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Publisher
Congress of Neurological Surgeons
Copyright
© Published by Oxford University Press.
ISSN
0148-396X
eISSN
1524-4040
D.O.I.
10.1097/00006123-199909000-00028
Publisher site
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Abstract

AbstractOBJECTIVE:We review the anatomy of the mesial temporal lobe region, establishing the relationships among the intraventricular, extraventricular, and surrounding vascular structures and their angiographic characterization. We also demonstrate the clinical application of these anatomic landmarks in an anatomic temporal lobectomy plus amygdalohippocampectomy.METHODS:Fifty-two adult cadaveric hemispheres and 12 adult cadaveric heads were studied, using a magnification ranging from 3x to 40 x, after perfusion of the arteries and veins with colored latex.RESULTS:The intraventricular elements are the hippocampus, fimbria, amygdala, and choroidal fissure; the extraventricular elements are the uncus and parahippocampal and dentate gyri. The uncus has an anterior segment, an apex, and a posterior segment that has an inferior and a posteromedial surface; the uncus is related medially to cisternal elements and laterally to intraventricular elements. The anterior segment is related to the proximal sylvian fissure, internal carotid artery, proximal M1 segment of the middle cerebral artery, proximal cisternal anterior choroidal artery, and amygdala. The apex is related to the oculomotor nerve, uncal recess, and amygdala; the posteromedial surface is related to the P2A segment of the posterior cerebral artery inferiorly, to the distal cisternal anterior choroidal artery superiorly, and to the head of the hippocampus and amygdala intraventricularly. The choroidal fissure is located between the thalamus and fimbria; it begins at the inferior choroidal point behind the head of the hippocampus and constitutes the medial wall of the posterior two-thirds of the temporal horn.CONCLUSION:Not only is the knowledge of these relations useful to angiographically characterize the mesial temporal region, but it has also proven to be of extreme value during microsurgeries involving this region.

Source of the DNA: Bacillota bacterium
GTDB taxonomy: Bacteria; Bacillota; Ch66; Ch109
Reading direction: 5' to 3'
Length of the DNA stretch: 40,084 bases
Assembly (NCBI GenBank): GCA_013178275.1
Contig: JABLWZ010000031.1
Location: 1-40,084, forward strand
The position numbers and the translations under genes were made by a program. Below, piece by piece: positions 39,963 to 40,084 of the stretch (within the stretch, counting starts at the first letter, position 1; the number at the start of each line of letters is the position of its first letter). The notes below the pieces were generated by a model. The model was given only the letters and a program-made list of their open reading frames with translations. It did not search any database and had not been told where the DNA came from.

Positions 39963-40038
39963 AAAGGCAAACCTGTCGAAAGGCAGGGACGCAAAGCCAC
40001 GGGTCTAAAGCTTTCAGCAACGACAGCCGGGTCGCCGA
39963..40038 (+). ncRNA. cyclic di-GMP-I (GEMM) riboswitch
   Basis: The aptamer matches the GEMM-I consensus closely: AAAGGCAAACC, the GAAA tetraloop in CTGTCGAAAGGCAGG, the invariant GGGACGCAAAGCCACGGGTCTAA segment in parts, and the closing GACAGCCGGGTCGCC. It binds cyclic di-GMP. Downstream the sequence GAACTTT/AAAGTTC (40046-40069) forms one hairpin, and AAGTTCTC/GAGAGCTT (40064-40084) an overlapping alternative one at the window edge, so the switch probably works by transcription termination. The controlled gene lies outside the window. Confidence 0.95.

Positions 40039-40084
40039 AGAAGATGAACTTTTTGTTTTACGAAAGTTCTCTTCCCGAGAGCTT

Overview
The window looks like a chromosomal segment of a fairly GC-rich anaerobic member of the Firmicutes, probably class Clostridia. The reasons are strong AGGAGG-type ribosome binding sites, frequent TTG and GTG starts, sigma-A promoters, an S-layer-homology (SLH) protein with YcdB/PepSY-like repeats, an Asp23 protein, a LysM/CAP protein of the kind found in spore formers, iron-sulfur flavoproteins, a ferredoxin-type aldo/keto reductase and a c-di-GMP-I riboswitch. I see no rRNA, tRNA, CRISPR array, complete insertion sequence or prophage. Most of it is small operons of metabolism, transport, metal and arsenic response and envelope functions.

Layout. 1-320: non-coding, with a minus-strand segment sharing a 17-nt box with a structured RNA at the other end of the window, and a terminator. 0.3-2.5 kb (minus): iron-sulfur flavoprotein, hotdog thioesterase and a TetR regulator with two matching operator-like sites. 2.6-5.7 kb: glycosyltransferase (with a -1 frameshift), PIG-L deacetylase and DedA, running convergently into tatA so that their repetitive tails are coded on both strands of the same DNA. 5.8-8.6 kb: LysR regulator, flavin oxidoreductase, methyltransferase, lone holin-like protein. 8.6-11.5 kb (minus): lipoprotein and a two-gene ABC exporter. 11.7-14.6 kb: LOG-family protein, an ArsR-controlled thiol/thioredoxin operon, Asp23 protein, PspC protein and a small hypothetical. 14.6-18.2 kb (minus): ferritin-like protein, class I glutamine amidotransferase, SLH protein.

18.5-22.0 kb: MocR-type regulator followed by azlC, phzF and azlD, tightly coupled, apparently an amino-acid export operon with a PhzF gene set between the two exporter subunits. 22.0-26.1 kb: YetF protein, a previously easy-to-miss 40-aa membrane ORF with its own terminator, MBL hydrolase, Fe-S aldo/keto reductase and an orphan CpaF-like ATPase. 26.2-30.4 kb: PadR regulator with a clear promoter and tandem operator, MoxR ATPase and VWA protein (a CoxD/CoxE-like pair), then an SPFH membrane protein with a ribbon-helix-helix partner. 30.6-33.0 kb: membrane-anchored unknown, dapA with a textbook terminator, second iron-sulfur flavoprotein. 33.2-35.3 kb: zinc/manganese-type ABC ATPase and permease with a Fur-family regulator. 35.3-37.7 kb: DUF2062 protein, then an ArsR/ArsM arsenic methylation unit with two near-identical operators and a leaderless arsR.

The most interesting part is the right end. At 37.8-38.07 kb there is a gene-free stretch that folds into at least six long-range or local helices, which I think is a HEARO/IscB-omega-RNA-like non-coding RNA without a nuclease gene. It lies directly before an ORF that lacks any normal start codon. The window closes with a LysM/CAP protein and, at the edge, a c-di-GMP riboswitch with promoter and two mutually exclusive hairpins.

Journal

NeurosurgeryOxford University Press

Published: Sep 1, 1999